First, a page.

Theodosia Throckmorton spends most of her days at London’s Museum of Legends and Antiquities, where her father is the head curator. In her time there, she’s discovered she has a talent which allows her to see the curses placed on the artifacts that arrive at the museum. Safely dispelling these threats consumes much of her time. When her mother returns from Egypt with an exceedingly curse laden shipment of newly discovered Egyptian items she finds out there are quite a few people with interest in these ancient magics and not all of them are nice.
Though this series may have been mentioned to me before, I truly discovered it for the first time while standing in line at the bookstore vendor at the NH Library Association conference in May. There it was, lying on the table, looking very much like an adventure book with a female lead. Further perusal of the table revealed it wasn’t just a book, but a series, and unfortunately book 1 was not there for sale. Impulse buy thwarted!
The first book, Serpents of Chaos, was shortly acquired. The book introduces Theodosia Throckmorton, an intelligent girl with an unusual magical gift: not only can she sense and see curses that have been placed on people and objects, but she’s quite adept at figuring out how to remove them, as well. This is fortunate, because her father is the head curator at the Museum of Legends and Antiquities and her mother is an archaeologist. As a result, she finds herself constantly surrounded by objects infested with ancient Egyptian magic. Mostly hostile. And her parents haven’t the slightest idea.
During the course of the book, Theodosia finds that she isn’t the only person aware of the magical properties of these objects. We’re introduced to two warring factions — the evil Serpents of Chaos, and the seemingly good Brotherhood of the Chosen Keepers. I say seemingly because I just feel like in the end they’ll turn out to be evil too, or at least have an agenda that doesn’t quite mesh with hers.
In any case, the book itself was fine. The plot ended up a bit thin, mainly because of the need to introduce all of the characters — quite a bit of time was spent going back and forth between locations and providing information about what one expects will be the main settings of the series. Understandable, though perhaps not as seamlessly done as it could have been. And the settings themselves are marvelous; I love London, and the author did evoke a good feel for it as Theodosia walks (or is otherwise transported) from place to place.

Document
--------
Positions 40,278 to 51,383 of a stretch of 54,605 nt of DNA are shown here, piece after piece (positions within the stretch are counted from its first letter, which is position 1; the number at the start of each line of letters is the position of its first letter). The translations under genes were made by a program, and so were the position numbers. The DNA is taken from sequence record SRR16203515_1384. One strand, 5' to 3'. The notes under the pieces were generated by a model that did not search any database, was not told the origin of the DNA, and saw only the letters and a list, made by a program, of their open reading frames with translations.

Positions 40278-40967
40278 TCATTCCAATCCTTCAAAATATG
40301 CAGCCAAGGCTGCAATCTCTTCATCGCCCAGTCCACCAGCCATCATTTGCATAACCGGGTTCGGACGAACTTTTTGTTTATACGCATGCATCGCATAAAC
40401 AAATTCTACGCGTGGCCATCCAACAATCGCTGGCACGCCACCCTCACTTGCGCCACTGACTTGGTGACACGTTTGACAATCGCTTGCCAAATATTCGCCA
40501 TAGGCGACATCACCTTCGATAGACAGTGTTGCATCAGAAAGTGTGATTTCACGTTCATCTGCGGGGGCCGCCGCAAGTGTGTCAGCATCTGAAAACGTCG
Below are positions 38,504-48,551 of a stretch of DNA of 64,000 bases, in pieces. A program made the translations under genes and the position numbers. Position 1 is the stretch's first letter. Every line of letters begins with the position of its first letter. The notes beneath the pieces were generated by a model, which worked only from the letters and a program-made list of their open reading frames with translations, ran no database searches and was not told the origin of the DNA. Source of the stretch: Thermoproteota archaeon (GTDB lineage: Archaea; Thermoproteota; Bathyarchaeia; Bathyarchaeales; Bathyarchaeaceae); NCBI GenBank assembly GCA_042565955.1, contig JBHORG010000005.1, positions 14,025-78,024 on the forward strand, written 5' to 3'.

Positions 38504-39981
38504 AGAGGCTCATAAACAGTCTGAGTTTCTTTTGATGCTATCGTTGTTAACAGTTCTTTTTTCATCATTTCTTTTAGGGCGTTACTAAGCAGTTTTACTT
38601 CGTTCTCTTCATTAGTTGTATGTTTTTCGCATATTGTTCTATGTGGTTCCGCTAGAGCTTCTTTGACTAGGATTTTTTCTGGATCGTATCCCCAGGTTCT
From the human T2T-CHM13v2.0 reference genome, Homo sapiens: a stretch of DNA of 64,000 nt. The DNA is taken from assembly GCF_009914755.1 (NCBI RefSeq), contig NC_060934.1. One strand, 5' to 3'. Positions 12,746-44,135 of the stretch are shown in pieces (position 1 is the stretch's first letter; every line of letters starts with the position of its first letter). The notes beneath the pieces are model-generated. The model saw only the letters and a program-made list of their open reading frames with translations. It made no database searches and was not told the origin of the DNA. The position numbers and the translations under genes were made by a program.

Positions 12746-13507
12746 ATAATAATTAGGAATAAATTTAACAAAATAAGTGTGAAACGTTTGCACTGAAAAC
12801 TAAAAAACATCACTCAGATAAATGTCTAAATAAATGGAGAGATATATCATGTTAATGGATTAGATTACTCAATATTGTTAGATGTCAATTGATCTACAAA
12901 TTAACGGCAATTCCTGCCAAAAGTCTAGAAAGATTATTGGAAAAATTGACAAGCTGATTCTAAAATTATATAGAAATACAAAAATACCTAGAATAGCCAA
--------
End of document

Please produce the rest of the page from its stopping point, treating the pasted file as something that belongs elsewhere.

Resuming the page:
Unfortunately, I didn’t come away with nearly as much engagement with the characters. The villains are as yet cardboard, and I still harbor too many suspicions of the Good Guy adults to feel safe to have any attachment to them. Theodosia’s two child companions, Sticky Will (Street Urchin and Thief with a Heart of Gold) and her brother Henry (Pesty Brother and Schoolboy) are not developed enough to transcend their stereotypical backgrounds. Mr. and Mrs. Throckmorton do not fare much better, being very uneven — they seem almost aggressively uninterested in anything Theo has to say to the point where it strains credulity; one would expect that most academics would at least be mildly interested in a child of their own who seemed so interested in their work. Theo’s grandmother showed some hints of promise, but she was not on camera enough to be certain. So that leaves Theo herself as the only person to receive enough depth to emerge from this book as a round character, one with motivations and interests which the reader has explored in detail. And perhaps that is enough, for a first book, but I rather wish it had been at least two.
On the other hand, the book was well-paced, and in spite of the constant scene shifts, the book manages to hang together as a whole, rather than feeling like several separate adventures shoved together. And it’s good enough for me to check out the second book, which should provide me with enough data to decide if I’m ultimately going to like the whole series or not.
Theodosia is interesting, smart and determined. It’s a shame that she couldn’t have a female child companion (by the end of the book it’s looking like her primary assistants will be two male children), or that the other female characters weren’t a bit more memorable or well developed, but one can’t have everything. This book mainly serves to set up what one assumes will be the central conflict of the series going forward and to introduce characters, but is not bad for all that. The idea is a good one and the pre-WWI British setting is a nice departure. This series has a good amount of potential to which it will hopefully live up.